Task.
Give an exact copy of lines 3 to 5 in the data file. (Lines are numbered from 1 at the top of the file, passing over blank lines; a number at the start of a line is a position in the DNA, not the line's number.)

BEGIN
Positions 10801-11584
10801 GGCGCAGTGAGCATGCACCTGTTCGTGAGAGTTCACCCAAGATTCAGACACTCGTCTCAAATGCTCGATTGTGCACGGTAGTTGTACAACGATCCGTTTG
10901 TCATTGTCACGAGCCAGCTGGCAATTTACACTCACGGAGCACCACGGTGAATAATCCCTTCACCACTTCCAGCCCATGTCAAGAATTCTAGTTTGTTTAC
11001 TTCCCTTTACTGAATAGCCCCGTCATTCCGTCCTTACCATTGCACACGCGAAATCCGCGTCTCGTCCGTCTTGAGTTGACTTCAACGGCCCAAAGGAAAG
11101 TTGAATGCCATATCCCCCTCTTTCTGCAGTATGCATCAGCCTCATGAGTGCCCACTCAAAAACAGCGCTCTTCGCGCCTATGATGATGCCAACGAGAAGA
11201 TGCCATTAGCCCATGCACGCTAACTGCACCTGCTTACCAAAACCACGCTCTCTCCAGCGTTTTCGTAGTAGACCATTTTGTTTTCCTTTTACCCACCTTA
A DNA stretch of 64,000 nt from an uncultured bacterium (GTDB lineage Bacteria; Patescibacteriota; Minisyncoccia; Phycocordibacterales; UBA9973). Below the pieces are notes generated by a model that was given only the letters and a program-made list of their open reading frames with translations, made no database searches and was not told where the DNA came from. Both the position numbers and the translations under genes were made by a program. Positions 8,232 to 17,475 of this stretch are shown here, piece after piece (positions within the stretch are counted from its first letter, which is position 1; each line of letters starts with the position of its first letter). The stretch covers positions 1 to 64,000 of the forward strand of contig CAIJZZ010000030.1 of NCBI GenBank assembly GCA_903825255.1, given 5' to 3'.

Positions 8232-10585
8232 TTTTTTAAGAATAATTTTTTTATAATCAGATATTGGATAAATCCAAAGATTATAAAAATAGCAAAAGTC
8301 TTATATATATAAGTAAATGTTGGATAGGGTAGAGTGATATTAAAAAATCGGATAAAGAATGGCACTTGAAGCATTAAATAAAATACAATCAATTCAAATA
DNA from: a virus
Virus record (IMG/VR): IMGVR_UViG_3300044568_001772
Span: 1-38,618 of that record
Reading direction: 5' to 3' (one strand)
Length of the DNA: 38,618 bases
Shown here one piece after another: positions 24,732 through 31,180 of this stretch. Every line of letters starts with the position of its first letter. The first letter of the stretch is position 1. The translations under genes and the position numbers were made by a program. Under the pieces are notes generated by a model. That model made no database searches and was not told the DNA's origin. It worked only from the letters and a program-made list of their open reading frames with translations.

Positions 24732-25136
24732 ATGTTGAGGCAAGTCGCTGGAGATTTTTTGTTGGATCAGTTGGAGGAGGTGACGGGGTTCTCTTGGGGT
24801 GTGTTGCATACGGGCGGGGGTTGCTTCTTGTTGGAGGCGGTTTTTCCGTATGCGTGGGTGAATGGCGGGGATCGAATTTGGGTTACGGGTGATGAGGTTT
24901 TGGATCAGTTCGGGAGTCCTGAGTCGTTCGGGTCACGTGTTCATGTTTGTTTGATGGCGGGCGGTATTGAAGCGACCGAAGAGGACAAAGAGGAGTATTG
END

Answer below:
10901 TCATTGTCACGAGCCAGCTGGCAATTTACACTCACGGAGCACCACGGTGAATAATCCCTTCACCACTTCCAGCCCATGTCAAGAATTCTAGTTTGTTTAC
11001 TTCCCTTTACTGAATAGCCCCGTCATTCCGTCCTTACCATTGCACACGCGAAATCCGCGTCTCGTCCGTCTTGAGTTGACTTCAACGGCCCAAAGGAAAG
11101 TTGAATGCCATATCCCCCTCTTTCTGCAGTATGCATCAGCCTCATGAGTGCCCACTCAAAAACAGCGCTCTTCGCGCCTATGATGATGCCAACGAGAAGA